THE events of the past week have indisputably confirmed major parties are continuing to fail voters across the world.
People in Britain, tired of the "Tory-led austerity" policies and three general elections in two years; the proud, courageous French who gave the world new meaning to the word revolution have done it again, sweeping Emmanuel Macron's centrist party to a wholesale victory in both the presidential and general elections while here at home we remain depressingly leaderless, certainly at the national level and elsewhere, even in the business world, to some extent.
The column emphasises again, Australia needs a new party; one more attuned to and prepared to listen to what people want; not what business, unions or their advisors propose or believe is their right.
One of the nation's great leaders in business, industry and other causes including sports and arts, Harold Mitchell, who is a Fairfax columnist these days, trumpeted the rules of leadership simply: "Great leaders are comfortable with being uncomfortable. They have an unshakeable commitment to a cause or company, rather than to their career".
"They are first and foremost in the service of others and they will do anything to adapt to meet the needs of others. It doesn't matter if you are running a public company, a charity or a country. The leadership rules never change."
It's well beyond time in our nation and others that our leaders (and especially our politicians) read Mitchell's advice. They lost it when they started hiring outside advisers, ignored and even denigrated and downgraded the public service but, above all, failed to listen to their constituents. Great leaders, wrote Mitchell, "never lose their focus on the real world". The rules of business management, said Mitchell, are longevity, loyalty and leadership. Political and community leadership should be no different.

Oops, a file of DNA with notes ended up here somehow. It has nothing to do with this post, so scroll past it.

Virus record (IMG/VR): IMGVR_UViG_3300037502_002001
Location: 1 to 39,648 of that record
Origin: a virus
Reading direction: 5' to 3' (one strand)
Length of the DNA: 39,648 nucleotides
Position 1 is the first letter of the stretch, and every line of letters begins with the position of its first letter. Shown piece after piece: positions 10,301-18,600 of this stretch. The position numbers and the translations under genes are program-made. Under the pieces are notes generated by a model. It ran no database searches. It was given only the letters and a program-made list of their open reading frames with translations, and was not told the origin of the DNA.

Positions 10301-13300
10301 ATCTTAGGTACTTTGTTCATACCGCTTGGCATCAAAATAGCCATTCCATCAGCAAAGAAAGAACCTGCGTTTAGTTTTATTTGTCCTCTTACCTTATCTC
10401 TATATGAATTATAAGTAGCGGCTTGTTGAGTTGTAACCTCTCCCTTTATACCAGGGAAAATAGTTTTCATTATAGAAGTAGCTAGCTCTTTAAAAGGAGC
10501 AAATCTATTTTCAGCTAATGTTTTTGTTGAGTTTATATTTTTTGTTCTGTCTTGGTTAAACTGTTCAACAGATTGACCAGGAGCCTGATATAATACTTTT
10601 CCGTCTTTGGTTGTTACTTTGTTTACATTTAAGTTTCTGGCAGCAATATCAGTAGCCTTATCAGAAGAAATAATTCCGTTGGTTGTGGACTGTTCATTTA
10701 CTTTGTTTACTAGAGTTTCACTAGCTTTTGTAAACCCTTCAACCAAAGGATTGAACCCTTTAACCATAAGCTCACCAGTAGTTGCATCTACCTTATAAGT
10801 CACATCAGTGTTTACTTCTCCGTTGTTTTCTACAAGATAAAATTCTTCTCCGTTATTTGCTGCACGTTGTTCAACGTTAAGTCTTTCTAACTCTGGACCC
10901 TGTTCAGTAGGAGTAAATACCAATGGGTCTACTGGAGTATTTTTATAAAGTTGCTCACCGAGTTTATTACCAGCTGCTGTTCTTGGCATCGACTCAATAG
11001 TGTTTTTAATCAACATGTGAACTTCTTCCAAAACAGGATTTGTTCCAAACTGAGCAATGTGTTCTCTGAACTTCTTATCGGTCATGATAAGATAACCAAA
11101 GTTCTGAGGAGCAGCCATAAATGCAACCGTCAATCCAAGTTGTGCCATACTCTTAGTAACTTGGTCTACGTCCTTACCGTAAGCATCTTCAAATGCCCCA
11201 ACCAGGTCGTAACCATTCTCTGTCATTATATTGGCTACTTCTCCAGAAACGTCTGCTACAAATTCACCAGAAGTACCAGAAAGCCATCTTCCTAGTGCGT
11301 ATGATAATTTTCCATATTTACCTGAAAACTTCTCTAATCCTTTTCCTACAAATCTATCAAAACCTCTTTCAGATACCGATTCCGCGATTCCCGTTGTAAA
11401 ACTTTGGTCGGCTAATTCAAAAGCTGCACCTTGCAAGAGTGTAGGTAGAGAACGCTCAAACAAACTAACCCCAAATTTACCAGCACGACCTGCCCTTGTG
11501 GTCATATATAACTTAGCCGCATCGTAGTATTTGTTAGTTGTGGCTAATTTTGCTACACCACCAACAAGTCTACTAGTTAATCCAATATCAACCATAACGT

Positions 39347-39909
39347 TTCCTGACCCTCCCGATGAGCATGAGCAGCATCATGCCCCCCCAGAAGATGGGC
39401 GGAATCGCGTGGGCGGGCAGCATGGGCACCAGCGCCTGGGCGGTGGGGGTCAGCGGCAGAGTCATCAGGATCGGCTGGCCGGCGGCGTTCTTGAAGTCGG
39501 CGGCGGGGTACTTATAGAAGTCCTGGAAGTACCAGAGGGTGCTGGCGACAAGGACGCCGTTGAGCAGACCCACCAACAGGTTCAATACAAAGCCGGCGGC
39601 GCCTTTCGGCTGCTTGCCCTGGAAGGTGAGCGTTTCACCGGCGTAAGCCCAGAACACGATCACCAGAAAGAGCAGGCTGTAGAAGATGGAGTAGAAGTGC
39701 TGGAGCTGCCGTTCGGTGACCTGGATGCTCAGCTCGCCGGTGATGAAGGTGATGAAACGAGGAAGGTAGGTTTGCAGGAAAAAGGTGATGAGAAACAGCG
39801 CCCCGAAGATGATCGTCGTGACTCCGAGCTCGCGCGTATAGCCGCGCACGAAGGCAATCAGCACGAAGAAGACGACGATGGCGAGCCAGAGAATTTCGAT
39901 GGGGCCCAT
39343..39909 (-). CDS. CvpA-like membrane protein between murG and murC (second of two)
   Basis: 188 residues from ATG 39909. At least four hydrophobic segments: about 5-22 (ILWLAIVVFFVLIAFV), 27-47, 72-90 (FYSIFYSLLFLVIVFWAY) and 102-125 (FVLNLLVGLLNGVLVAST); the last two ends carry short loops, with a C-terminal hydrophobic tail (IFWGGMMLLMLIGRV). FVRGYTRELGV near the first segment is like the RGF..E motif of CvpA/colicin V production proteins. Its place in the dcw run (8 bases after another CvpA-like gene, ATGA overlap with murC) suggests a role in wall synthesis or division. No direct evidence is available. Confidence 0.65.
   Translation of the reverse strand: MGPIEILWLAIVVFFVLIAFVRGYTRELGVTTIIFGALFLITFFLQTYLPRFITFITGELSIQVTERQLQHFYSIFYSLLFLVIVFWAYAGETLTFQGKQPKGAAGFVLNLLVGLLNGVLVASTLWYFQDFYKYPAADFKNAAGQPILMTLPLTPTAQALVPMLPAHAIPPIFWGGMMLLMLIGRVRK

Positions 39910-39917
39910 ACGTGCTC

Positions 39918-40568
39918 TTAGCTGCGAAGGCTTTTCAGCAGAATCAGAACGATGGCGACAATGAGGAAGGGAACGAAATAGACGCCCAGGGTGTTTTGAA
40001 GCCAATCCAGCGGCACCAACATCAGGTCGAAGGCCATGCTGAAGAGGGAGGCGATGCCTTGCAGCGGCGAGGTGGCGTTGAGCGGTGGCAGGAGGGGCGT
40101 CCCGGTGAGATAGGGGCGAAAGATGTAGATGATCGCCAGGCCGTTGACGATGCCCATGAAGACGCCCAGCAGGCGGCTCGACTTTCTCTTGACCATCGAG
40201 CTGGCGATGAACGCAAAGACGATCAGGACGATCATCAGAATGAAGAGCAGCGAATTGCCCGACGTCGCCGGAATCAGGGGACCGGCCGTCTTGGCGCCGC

Life Be In It
FORMER mayor, John Harding, joined me for a personal re-union last weekend with Rod Dominish - appropriately enough here in Wagga for the national orienteering championships, a sport he introduced to the city in 1974, two years after he was Australia's first representative at a world championship in Czechoslavakia.
He is still known in the sport today as Wagga Rod although he left the city more than 25 years ago. "Dommo" competed in the over 70s event this time and his sons, Greg and Colin, also ran.
Rod has never forgotten the help NSW Sport and Recreation Riverina, then headed by Harding, and The DA gave him in setting up and promoting the sport known as cunning running.
During his time in Wagga, "Dommo" hit the national headlines when PM Malcolm Fraser's razor gang cut funding for the Life Be In It project. "Dommo" ran 210k cross-country from Wagga to Canberra over the Brindabella Mountains through Adelong, Bondo, Kings Cross and Cotter to Old Parliament House in 32 hours to deliver a protest letter about the withdrawal.
While the PM of the day, didn't front, minister Don Chipp did, making such an impression Dominish joined the Democrats when Chipp defected from the Libs; Dominish later stood for the Democrats and fell less than 20 votes from securing top spot for it in the NSW Upper House.
Dominish said: "We could do with someone like Chipp in Australian politics today; and the Life Be In It project, too". Indeed!